Fela Kuti’s ‘Water‘ and Otis Redding’s ‘Sittin On The Dock Of The Bay‘ soundtracked Arlo Parks’ childhood, but it was aged around 13 that she discovered King Krule; an artist who would heavily influence the music she writes today. Later listening to more hip-hop (from Kendrick Lamar and Earl Sweatshirt to the more confessional sounds of Loyle Carner) and rock (Jimi Hendrix, Shilpa Ray and David Bowie), as well as the subdued, pained sounds of Keaton Henson, Sufjan Stevens and Julien Baker, Parks explains, “I would write stories so detailed you could taste them, while maintaining the energy and life of the hip-hop I loved.” There’s a visual, almost cinematic quality to her writing too, which is born from her love of horror films, streetwear and abstract art.
‘Cola‘ is the first taster of the body of work she’s been working on over the past 12 months, but it won’t be the last. Arlo Parks has reached the point of self-discovery, and it’s only a matter of time before the world discovers her too.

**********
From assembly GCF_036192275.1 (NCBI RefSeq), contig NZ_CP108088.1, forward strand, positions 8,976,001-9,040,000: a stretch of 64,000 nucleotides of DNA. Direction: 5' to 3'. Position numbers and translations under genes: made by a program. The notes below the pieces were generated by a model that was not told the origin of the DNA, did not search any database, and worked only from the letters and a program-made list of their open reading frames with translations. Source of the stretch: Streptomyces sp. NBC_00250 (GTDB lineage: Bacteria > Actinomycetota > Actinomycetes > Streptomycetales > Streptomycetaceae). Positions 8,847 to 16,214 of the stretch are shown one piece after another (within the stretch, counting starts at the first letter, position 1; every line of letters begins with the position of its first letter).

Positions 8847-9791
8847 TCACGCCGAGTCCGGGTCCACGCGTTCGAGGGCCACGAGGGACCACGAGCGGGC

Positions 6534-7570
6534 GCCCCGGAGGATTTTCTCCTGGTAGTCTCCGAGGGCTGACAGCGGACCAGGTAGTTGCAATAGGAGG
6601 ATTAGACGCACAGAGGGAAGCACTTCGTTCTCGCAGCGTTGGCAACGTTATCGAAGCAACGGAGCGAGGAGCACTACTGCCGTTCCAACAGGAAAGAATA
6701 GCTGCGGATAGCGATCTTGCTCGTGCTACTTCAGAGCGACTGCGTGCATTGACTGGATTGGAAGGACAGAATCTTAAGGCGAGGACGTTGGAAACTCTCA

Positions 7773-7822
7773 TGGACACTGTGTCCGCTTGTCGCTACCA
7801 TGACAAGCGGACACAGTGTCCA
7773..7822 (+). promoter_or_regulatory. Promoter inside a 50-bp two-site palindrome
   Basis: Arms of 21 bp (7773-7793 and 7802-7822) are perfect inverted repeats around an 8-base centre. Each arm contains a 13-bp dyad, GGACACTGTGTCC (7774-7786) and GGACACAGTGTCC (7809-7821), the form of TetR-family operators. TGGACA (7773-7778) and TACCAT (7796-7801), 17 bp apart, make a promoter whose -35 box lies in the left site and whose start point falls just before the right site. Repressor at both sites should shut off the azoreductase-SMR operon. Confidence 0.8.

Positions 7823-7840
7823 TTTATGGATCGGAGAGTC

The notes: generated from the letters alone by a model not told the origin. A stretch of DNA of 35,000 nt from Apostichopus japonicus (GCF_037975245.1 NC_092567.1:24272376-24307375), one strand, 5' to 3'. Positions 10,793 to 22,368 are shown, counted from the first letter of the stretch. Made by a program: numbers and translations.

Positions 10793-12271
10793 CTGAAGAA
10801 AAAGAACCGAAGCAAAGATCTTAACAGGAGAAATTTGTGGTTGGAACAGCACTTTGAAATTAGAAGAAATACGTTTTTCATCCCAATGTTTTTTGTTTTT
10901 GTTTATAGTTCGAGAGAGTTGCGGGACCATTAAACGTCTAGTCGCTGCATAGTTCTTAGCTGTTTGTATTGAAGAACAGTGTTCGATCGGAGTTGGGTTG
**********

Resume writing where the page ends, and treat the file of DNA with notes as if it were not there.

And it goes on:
Read the rest of this article at The Partae
Clairo – Bags
Clairo’s music is lackadaisical and charming, full of candid observations that feel plucked from a friend’s iPhone notes. Her viral hit “Pretty Girl” spread so quickly not because it is particularly obscure or bizarre, but because, accompanied by a lo-fi video filmed on her computer’s webcam, its sentiments are familiar to any woman who has sacrificed part of herself for a love interest. Since that song’s success, Clairo has released an EP, as well as a handful of hazy pop singles that reference the mundane—Pepto Bismol, accidentally swallowed gum, Flamin’ Hot Cheetos—while articulating the frustrations and euphoria of blossoming romance.